Connor Loftus carries on family Ivy football tradition

Penn kicker Connor Loftus’ father was a LB at Cornell and led his son to play football

· October 3, 2012, 1:34 am

Rachel Bleustein | DP

Sophomore Connor Loftus and his brother played soccer growing up but became kickers when their dad, who was a linebacker at Cornell, pushed them to try football.


His father played linebacker at Cornell. His uncle was an All-American wide receiver at Harvard.

Naturally, Connor Loftus became a kicker.

It sounds like the premise of an offbeat sitcom, in which his family frequently makes jokes about masculinity and pride at Connor’s expense.

In actuality, Loftus has received nothing but support from his family since he started playing at seven years old. In fact, his older brother Mike is also a kicker at Southern Methodist.

While they’re firmly entrenched in the game now, their path wasn’t always so clear — in part due to the tears that literally fogged their vision.

“We grew up playing soccer,” Loftus said. “And one day, my dad came and he said, ‘We’re trying football.’ And we were crying, really upset.”

Once Loftus started, he was hooked. And very early on, his parents thought it would be a good idea for the brothers to start learning to kick, considering their background in soccer.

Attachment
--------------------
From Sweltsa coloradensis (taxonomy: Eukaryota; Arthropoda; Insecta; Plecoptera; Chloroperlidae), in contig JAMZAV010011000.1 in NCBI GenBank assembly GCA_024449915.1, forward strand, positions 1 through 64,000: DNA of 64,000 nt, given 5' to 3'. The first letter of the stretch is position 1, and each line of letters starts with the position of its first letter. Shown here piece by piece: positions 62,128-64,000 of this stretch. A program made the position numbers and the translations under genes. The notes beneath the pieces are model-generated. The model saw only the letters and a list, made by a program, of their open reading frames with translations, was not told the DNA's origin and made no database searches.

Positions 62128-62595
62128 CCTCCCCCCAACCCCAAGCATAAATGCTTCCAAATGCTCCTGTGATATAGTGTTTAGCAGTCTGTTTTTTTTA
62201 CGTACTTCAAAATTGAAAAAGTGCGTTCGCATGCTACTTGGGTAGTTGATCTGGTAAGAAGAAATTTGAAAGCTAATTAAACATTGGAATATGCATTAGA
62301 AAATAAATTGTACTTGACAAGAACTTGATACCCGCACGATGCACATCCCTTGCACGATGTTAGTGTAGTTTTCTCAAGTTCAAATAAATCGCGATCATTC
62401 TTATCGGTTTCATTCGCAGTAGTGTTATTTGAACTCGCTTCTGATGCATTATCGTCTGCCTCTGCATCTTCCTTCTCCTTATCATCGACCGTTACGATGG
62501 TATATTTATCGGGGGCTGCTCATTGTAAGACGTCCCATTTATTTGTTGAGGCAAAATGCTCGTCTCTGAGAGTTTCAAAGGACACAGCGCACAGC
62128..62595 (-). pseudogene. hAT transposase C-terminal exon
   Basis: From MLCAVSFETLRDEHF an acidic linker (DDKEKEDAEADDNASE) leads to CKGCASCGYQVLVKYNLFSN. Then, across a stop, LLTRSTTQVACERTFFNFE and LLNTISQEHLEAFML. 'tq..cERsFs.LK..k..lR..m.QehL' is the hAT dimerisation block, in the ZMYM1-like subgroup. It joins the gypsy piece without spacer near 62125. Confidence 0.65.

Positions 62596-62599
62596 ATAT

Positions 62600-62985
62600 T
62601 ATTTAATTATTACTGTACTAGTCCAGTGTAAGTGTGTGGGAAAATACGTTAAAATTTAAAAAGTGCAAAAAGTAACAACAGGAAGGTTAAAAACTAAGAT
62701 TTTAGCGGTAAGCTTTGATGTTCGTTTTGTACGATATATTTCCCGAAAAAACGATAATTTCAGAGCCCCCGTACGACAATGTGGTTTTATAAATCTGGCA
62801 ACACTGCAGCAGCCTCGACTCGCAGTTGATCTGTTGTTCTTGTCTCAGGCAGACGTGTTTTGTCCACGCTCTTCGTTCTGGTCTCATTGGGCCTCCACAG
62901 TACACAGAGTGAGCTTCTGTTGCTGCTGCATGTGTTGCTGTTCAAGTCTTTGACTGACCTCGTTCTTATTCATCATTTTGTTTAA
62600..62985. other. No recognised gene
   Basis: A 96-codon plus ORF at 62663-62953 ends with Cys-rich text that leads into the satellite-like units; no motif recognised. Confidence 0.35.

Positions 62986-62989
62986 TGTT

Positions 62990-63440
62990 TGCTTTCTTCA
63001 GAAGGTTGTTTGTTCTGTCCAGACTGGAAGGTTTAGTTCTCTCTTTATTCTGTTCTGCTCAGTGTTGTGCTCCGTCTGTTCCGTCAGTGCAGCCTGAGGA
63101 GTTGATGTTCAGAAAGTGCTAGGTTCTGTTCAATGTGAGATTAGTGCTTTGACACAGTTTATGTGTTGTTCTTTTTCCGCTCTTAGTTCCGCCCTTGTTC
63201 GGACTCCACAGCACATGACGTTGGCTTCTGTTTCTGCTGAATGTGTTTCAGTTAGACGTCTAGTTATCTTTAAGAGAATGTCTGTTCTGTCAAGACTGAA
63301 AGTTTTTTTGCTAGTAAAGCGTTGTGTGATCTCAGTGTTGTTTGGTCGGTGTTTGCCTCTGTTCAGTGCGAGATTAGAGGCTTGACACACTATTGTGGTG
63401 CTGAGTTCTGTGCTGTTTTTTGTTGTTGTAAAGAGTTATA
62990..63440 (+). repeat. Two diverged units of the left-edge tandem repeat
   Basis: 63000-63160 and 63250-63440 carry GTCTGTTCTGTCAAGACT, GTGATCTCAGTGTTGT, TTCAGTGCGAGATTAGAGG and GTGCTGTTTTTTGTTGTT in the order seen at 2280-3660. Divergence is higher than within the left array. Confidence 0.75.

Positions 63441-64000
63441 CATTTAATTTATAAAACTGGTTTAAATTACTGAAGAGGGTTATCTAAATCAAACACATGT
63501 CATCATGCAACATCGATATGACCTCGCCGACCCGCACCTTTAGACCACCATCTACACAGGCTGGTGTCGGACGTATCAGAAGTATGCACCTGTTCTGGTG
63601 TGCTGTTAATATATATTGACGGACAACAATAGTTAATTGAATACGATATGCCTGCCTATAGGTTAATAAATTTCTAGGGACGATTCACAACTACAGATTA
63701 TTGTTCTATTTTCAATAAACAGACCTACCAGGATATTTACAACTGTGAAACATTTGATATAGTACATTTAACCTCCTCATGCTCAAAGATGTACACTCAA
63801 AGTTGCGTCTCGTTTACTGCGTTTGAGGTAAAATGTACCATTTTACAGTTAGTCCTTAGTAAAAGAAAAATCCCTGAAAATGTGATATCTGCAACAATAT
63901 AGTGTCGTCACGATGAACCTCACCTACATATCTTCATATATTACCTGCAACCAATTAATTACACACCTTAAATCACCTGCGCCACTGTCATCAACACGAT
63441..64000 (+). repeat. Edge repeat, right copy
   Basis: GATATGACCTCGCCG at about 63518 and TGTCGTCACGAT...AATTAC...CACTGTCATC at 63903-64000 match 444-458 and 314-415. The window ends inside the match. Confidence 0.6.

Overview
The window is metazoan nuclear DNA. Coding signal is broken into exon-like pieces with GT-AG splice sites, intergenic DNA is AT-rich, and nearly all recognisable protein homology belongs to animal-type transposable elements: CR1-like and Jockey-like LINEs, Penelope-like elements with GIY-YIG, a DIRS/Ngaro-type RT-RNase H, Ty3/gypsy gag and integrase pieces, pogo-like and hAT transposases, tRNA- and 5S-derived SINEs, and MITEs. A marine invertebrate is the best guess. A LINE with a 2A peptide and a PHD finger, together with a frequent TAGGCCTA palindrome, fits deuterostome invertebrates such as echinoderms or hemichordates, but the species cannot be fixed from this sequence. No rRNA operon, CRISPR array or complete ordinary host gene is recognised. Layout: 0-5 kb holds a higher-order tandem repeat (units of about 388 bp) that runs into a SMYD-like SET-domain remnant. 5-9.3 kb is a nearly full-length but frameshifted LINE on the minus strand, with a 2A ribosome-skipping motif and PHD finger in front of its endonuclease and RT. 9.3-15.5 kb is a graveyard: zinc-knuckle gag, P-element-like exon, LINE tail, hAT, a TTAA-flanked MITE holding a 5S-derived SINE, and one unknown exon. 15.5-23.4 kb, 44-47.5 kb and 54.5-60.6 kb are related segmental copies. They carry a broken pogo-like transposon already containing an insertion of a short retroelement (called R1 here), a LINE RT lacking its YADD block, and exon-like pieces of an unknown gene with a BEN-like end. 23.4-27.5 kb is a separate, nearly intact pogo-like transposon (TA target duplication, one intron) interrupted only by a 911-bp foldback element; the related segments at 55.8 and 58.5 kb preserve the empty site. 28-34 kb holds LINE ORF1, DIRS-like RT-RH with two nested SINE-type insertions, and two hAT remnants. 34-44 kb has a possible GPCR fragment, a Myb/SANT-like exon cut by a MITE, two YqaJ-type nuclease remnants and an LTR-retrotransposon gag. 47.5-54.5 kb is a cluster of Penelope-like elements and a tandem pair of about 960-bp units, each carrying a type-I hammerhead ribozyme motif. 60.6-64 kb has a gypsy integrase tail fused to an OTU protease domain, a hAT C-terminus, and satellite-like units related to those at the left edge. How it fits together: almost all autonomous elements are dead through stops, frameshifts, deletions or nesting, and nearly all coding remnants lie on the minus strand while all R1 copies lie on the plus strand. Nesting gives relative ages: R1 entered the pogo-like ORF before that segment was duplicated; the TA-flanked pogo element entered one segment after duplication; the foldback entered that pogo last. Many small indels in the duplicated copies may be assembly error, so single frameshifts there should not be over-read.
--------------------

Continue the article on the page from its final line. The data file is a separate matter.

“For a few years, we were just doing it for fun, since it was a great bonding experience, going out to the field every day, just screwing around,” Loftus said. “Once we started going to camps, we realized we were pretty good at this, probably around sixth grade.”

Despite the time Loftus spent on the kicking unit, he still played numerous other positions. On the competitive football squad at Servite High School in Anaheim, Calif., Loftus played quarterback and safety, as well as running back.

With his brother two years ahead of him, Loftus played safety for the first two years in high school while still continuing to work on his kicking. Only after his brother graduated did he become a kicker full time.

“It was always difficult, playing both safety and kicking,” Loftus said. “The coaches were always worried about injuries.”

By the time Loftus became the starting kicker, he discovered that injuries weren’t the only thing he had to worry about.

Though for the most part Loftus didn’t receive any flack for being a kicker, when he did hear criticism, he handled it as if it were a 30-yard chip shot.

“A guy came up to me one day, laughing about how I wasn’t a real player and all that,” Loftus said. “So, I bet him that I could squat more than he could.

“And I was right.”

While the transition toward specializing as a kicker is a tough one, since arriving at Penn, “it’s been easy,” Loftus said.

“The coaches are great,” he said. “And punter Scott Lopano really took me under his wing and showed me what being a kicker/punter at Penn was all about.”

Last season, Loftus made 9-of-15 field goals, with a long of 44 yards, which he’s done twice, against Princeton and Dartmouth.

Coming into this year, Loftus feels more comfortable, knowing what it’s like kicking in some of the Ivy League’s ancient stadiums. Last week against Dartmouth, he split the uprights twice in Penn’s win.

No matter how much success he has, though, his older brother will always keep him grounded.

“He’ll always have those two years on me,” Loftus said.

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